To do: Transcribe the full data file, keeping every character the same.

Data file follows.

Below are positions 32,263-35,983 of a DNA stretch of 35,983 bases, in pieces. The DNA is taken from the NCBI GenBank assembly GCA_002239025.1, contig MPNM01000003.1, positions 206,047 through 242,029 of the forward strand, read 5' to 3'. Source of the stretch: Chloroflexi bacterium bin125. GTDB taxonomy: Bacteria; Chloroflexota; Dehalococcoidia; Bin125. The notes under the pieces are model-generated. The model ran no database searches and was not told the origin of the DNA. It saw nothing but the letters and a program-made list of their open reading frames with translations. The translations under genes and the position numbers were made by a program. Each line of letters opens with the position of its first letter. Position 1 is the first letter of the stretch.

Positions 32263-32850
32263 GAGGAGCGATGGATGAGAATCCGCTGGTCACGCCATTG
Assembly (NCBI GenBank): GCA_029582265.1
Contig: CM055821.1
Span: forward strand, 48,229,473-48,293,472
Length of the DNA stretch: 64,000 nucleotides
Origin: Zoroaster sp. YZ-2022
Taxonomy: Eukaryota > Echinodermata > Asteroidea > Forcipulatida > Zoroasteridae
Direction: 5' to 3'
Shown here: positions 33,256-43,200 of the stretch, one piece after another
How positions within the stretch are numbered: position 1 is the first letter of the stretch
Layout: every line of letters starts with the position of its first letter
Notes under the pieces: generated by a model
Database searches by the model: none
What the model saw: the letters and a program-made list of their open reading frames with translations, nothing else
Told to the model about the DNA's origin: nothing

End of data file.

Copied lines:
Below are positions 32,263-35,983 of a DNA stretch of 35,983 bases, in pieces. The DNA is taken from the NCBI GenBank assembly GCA_002239025.1, contig MPNM01000003.1, positions 206,047 through 242,029 of the forward strand, read 5' to 3'. Source of the stretch: Chloroflexi bacterium bin125. GTDB taxonomy: Bacteria; Chloroflexota; Dehalococcoidia; Bin125. The notes under the pieces are model-generated. The model ran no database searches and was not told the origin of the DNA. It saw nothing but the letters and a program-made list of their open reading frames with translations. The translations under genes and the position numbers were made by a program. Each line of letters opens with the position of its first letter. Position 1 is the first letter of the stretch.

Positions 32263-32850
32263 GAGGAGCGATGGATGAGAATCCGCTGGTCACGCCATTG
Assembly (NCBI GenBank): GCA_029582265.1
Contig: CM055821.1
Span: forward strand, 48,229,473-48,293,472
Length of the DNA stretch: 64,000 nucleotides
Origin: Zoroaster sp. YZ-2022
Taxonomy: Eukaryota > Echinodermata > Asteroidea > Forcipulatida > Zoroasteridae
Direction: 5' to 3'
Shown here: positions 33,256-43,200 of the stretch, one piece after another
How positions within the stretch are numbered: position 1 is the first letter of the stretch
Layout: every line of letters starts with the position of its first letter
Notes under the pieces: generated by a model
Database searches by the model: none
What the model saw: the letters and a program-made list of their open reading frames with translations, nothing else
Told to the model about the DNA's origin: nothing